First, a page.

Habsburg funeral sparks nostalgia and admiration

By Bethany Bell
BBC News, Pannonhalma, Hungary

  • Published
Hungarian monks pray in front of the heart urn of Otto von Habsburg during the requiem at the Benedictine Abbey of Pannonhalma in Hungary
Image caption,
Otto von Habsburg returned to Austria in death to claim something of his dual heritage

A silver urn stood by the altar in the Benedictine Abbey of Pannonhalma in Hungary.

It was surrounded by a wreath of flowers and leaves in red, white and green - the colours of the Hungarian flag.

It contained the heart of Otto von Habsburg, Archduke of Austria, Crown Prince of Austro-Hungary, Royal Prince of Hungary and Bohemia, of Dalmatia, Croatia, Slavonia, Galicia, Lodomeria and Illyria - to give him just a few of his pre-World War I titles.

The Habsburg family once ruled over a mighty empire, which dominated central Europe for hundreds of years. But Otto, who was endowed with brains and charm, was born just a few years before the monarchy collapsed at the end of WWI.

He and his family were expelled and Otto spent much of his life in exile. But he returned in death to claim something of his dual heritage.

On Saturday, his body was buried with his ancestors in the imperial crypt in the Austrian capital Vienna.

That was a favour that was not granted to his own father, Karl, the last Emperor, who abdicated in 1919. When he died four years later, it was out of the question for the newly formed Republic of Austria to allow his body to be returned to Vienna. Karl was buried in exile in Madeira - where his tomb remains to this day.

Otto himself was only allowed back into Austria in the 1960s after a protracted and bitter legal battle.

But the pomp and ceremony at his funeral this week suggest that many Austrians have managed to overcome their reservations about their former crown prince.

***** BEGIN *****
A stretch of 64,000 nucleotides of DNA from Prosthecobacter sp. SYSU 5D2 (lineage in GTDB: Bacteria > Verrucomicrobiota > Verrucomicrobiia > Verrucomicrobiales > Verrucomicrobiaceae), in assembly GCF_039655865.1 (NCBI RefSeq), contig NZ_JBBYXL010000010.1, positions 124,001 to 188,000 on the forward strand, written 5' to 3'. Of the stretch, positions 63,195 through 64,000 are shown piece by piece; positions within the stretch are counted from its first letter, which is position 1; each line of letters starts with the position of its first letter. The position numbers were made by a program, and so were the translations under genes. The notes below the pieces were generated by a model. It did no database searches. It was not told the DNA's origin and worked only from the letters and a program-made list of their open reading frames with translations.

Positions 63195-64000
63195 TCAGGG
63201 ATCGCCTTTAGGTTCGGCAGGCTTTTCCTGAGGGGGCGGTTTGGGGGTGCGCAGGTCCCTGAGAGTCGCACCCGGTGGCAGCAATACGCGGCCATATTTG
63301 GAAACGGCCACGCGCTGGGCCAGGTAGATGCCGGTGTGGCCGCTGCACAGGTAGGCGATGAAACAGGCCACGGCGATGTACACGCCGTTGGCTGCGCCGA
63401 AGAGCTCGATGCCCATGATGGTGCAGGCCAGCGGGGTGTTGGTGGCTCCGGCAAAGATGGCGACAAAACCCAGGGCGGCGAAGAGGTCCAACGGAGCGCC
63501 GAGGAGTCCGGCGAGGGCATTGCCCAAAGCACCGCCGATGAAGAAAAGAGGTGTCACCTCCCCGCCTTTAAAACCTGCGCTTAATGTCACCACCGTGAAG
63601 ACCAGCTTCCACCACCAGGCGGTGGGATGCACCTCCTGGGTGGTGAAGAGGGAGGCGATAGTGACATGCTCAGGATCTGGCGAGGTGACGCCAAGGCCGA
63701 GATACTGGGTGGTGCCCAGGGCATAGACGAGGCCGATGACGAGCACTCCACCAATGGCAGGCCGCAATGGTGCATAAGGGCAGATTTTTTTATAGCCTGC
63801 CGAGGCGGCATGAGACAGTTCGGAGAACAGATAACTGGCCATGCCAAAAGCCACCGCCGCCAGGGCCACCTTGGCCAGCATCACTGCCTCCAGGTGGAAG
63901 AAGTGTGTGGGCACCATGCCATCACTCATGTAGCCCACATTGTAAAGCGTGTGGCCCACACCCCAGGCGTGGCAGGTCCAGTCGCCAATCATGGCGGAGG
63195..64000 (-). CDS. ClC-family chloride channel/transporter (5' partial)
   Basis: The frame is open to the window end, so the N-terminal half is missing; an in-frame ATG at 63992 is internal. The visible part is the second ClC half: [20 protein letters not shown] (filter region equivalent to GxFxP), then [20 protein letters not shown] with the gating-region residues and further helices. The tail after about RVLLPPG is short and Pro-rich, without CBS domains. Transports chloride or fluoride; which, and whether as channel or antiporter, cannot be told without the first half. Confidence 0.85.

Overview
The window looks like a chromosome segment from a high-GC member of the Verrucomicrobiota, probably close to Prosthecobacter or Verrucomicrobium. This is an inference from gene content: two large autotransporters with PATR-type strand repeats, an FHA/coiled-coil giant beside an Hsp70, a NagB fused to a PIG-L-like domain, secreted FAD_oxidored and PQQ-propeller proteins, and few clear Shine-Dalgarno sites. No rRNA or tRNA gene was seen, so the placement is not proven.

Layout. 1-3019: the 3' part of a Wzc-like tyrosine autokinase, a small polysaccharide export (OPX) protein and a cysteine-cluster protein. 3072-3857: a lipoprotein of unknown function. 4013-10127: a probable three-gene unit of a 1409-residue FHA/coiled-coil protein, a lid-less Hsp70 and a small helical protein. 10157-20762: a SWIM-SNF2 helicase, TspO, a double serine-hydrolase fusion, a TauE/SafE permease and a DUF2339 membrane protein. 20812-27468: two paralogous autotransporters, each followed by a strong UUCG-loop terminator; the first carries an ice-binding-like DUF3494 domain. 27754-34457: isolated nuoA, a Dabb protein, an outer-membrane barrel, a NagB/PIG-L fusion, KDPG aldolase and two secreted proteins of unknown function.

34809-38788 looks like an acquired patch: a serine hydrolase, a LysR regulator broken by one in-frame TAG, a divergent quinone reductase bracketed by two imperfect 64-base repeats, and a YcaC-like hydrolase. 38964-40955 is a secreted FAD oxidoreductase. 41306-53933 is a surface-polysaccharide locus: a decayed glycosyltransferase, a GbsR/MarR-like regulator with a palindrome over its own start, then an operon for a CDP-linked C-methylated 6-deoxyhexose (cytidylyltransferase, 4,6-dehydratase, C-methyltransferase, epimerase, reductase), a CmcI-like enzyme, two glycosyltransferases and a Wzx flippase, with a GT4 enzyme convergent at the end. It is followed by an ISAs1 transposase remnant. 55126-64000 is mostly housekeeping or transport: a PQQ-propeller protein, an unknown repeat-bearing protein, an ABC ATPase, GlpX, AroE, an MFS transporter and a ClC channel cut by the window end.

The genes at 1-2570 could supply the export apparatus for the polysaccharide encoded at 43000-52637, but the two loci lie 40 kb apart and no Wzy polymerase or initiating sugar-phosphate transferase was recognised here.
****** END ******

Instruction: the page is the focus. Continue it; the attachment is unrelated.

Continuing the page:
While few want to see the return of the monarchy, there is nonetheless nostalgia for the days of Austria's bygone greatness, as well as admiration for Otto von Habsburg's efforts to reunify Europe during and after the Cold War.

On Saturday, the Austro-Hungarian Empire seemed to come back to life as moustachioed men in richly brocaded Habsburg-era uniforms marched behind his coffin in solemn procession through Vienna.

At the requiem mass in St Stephen's Cathedral, the Kaiser Hymne, the old imperial anthem by Joseph Haydn, was played.

The current President of Austria, Heinz Fischer, pointedly did not sing along.

Other ancient traditions were observed.

'Still loved'

Image caption,
Mr Habsburg's sons, Karl and Georg, carried the urn down to the crypt

The Habsburgs often have their hearts buried separately from their embalmed bodies. Many of them are kept in copper urns in Vienna's Augustiner Church, a few streets away from the imperial crypt in the Cappuchin Church.

But Otto chose to have his heart buried in Hungary, in the Benedictine abbey where he was sent to learn Hungarian as a boy, when he was still Crown Prince.

Later, monks from the abbey followed him into exile to teach him Hungarian literature.

He returned here in the late 1980s as the first cracks appeared in the Iron Curtain.

Working with the pan-European movement, he had long campaigned against communism and worked for the re-unification of Europe.

At the service in Hungary, which was attended by Protestant and Catholic bishops and a rabbi, the monks promised to look after his heart and pray for his soul.

His two sons, Karl and Georg, carried the urn down to the crypt to be buried under a marble slab.

And one of the monks, Father Albin, had another reason for why Otto von Habsburg may have chosen Pannonhalma as a final resting place for his heart.

"Hungary never expelled him personally, and he wanted to be buried in a country which still loves him," he said.

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